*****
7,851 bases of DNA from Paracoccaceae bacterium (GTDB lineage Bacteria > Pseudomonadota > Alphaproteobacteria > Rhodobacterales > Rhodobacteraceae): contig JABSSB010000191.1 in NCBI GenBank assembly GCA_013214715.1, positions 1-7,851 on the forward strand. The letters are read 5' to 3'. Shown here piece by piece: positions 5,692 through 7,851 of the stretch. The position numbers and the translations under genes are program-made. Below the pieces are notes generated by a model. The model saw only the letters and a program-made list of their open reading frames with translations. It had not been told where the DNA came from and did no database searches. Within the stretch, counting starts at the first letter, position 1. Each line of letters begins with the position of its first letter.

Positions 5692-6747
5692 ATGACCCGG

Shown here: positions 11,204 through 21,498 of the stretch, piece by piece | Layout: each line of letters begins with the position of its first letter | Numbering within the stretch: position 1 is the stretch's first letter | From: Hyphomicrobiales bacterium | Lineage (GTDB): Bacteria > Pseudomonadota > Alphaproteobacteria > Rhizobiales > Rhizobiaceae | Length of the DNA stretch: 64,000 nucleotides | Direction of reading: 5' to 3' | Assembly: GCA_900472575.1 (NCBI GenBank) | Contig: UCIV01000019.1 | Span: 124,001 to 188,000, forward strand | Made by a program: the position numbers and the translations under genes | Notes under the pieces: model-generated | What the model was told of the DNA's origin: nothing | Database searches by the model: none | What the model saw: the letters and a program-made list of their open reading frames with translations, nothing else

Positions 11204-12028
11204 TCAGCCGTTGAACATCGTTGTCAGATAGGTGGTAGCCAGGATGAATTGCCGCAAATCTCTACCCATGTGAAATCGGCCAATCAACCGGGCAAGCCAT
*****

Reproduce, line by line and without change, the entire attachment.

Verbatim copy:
7,851 bases of DNA from Paracoccaceae bacterium (GTDB lineage Bacteria > Pseudomonadota > Alphaproteobacteria > Rhodobacterales > Rhodobacteraceae): contig JABSSB010000191.1 in NCBI GenBank assembly GCA_013214715.1, positions 1-7,851 on the forward strand. The letters are read 5' to 3'. Shown here piece by piece: positions 5,692 through 7,851 of the stretch. The position numbers and the translations under genes are program-made. Below the pieces are notes generated by a model. The model saw only the letters and a program-made list of their open reading frames with translations. It had not been told where the DNA came from and did no database searches. Within the stretch, counting starts at the first letter, position 1. Each line of letters begins with the position of its first letter.

Positions 5692-6747
5692 ATGACCCGG

Shown here: positions 11,204 through 21,498 of the stretch, piece by piece | Layout: each line of letters begins with the position of its first letter | Numbering within the stretch: position 1 is the stretch's first letter | From: Hyphomicrobiales bacterium | Lineage (GTDB): Bacteria > Pseudomonadota > Alphaproteobacteria > Rhizobiales > Rhizobiaceae | Length of the DNA stretch: 64,000 nucleotides | Direction of reading: 5' to 3' | Assembly: GCA_900472575.1 (NCBI GenBank) | Contig: UCIV01000019.1 | Span: 124,001 to 188,000, forward strand | Made by a program: the position numbers and the translations under genes | Notes under the pieces: model-generated | What the model was told of the DNA's origin: nothing | Database searches by the model: none | What the model saw: the letters and a program-made list of their open reading frames with translations, nothing else

Positions 11204-12028
11204 TCAGCCGTTGAACATCGTTGTCAGATAGGTGGTAGCCAGGATGAATTGCCGCAAATCTCTACCCATGTGAAATCGGCCAATCAACCGGGCAAGCCAT